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anonymous
 one year ago
How to factor these two functions?
anonymous
 one year ago
How to factor these two functions?

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anonymous
 one year ago
Best ResponseYou've already chosen the best response.0f(x)=(x3)^2+2 f(x)=4x^2+1615

anonymous
 one year ago
Best ResponseYou've already chosen the best response.0I don't really need the answer. I just need a quick review of how to factor.

anonymous
 one year ago
Best ResponseYou've already chosen the best response.0I know the first one can't be factored.

jim_thompson5910
 one year ago
Best ResponseYou've already chosen the best response.2is the second one supposed to be f(x)=4x^2+16x15 I put an x after the 16

anonymous
 one year ago
Best ResponseYou've already chosen the best response.0I apologize, that was careless of me.

jim_thompson5910
 one year ago
Best ResponseYou've already chosen the best response.2have you learned the quadratic formula?

jim_thompson5910
 one year ago
Best ResponseYou've already chosen the best response.2you can use the formula to solve 4x^2+16x15 = 0 for x you'll get two roots x = p and x = q you can use those two solutions to find the factorization in the form k*(xp)*(xq) = 0 the k is some fixed number that scales the graph and determines whether the graph opens up or down

anonymous
 one year ago
Best ResponseYou've already chosen the best response.0Oh my gosh. Thank you!

jim_thompson5910
 one year ago
Best ResponseYou've already chosen the best response.2let me know what you get

jim_thompson5910
 one year ago
Best ResponseYou've already chosen the best response.2that's the same as x = 3/2 and x = 5/2

jim_thompson5910
 one year ago
Best ResponseYou've already chosen the best response.2what we can do is multiply both sides of each equation by 2 x = 3/2 > 3x = 2 x = 5/2 > 5x = 2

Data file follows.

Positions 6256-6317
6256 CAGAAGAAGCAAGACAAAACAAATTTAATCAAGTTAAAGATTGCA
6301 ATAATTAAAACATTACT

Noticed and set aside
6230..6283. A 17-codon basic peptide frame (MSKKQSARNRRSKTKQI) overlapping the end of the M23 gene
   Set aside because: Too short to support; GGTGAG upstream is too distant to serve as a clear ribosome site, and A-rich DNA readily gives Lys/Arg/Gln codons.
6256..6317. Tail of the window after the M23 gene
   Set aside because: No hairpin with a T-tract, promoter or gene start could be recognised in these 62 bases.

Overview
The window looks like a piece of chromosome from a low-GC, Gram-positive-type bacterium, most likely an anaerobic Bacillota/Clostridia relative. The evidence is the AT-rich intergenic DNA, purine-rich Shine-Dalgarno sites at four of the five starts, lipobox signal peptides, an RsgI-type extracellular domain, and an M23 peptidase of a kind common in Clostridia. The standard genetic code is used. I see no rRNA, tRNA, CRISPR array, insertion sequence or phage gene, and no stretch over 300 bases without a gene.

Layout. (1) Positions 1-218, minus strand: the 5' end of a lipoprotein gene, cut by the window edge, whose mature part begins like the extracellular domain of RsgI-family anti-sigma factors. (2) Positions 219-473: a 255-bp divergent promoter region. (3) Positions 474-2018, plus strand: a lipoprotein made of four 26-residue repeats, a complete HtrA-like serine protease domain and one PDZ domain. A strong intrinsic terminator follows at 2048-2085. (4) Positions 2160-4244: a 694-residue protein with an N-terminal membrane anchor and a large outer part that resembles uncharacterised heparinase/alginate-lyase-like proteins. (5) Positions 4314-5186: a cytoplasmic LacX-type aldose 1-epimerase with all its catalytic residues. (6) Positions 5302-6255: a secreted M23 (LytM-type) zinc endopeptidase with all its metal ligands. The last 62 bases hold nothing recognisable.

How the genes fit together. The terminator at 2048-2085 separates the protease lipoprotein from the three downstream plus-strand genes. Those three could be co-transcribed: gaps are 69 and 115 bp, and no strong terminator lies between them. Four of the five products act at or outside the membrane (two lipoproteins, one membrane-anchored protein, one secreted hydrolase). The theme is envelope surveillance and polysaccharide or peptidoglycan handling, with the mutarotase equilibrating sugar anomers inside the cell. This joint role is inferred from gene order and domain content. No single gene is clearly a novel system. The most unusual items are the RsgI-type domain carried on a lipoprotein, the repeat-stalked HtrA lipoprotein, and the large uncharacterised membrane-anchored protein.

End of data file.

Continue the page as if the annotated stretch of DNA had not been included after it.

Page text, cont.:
jim_thompson5910
 one year ago
Best ResponseYou've already chosen the best response.2then move the 2's over through subtraction 3x = 2 > 3x2 = 0 5x = 2 > 5x2 = 0

jim_thompson5910
 one year ago
Best ResponseYou've already chosen the best response.2what would come next?

anonymous
 one year ago
Best ResponseYou've already chosen the best response.0I'm not sure. I've never seen this done before.

jim_thompson5910
 one year ago
Best ResponseYou've already chosen the best response.2oh wow I made a big typo I'm just noticing now

jim_thompson5910
 one year ago
Best ResponseYou've already chosen the best response.2x = 3/2 should turn into 2x = 3

jim_thompson5910
 one year ago
Best ResponseYou've already chosen the best response.2and x = 5/2 should turn into 2x = 5

anonymous
 one year ago
Best ResponseYou've already chosen the best response.0Oh. Would you multiply them from there to get the original function?

jim_thompson5910
 one year ago
Best ResponseYou've already chosen the best response.2ok so through the quadratic formula, we get these 2 solutions x = 3/2, x = 5/2 multiply both sides by 2 2x = 3, 2x = 5 then move everything to one side 2x3=0, 2x5=0

jim_thompson5910
 one year ago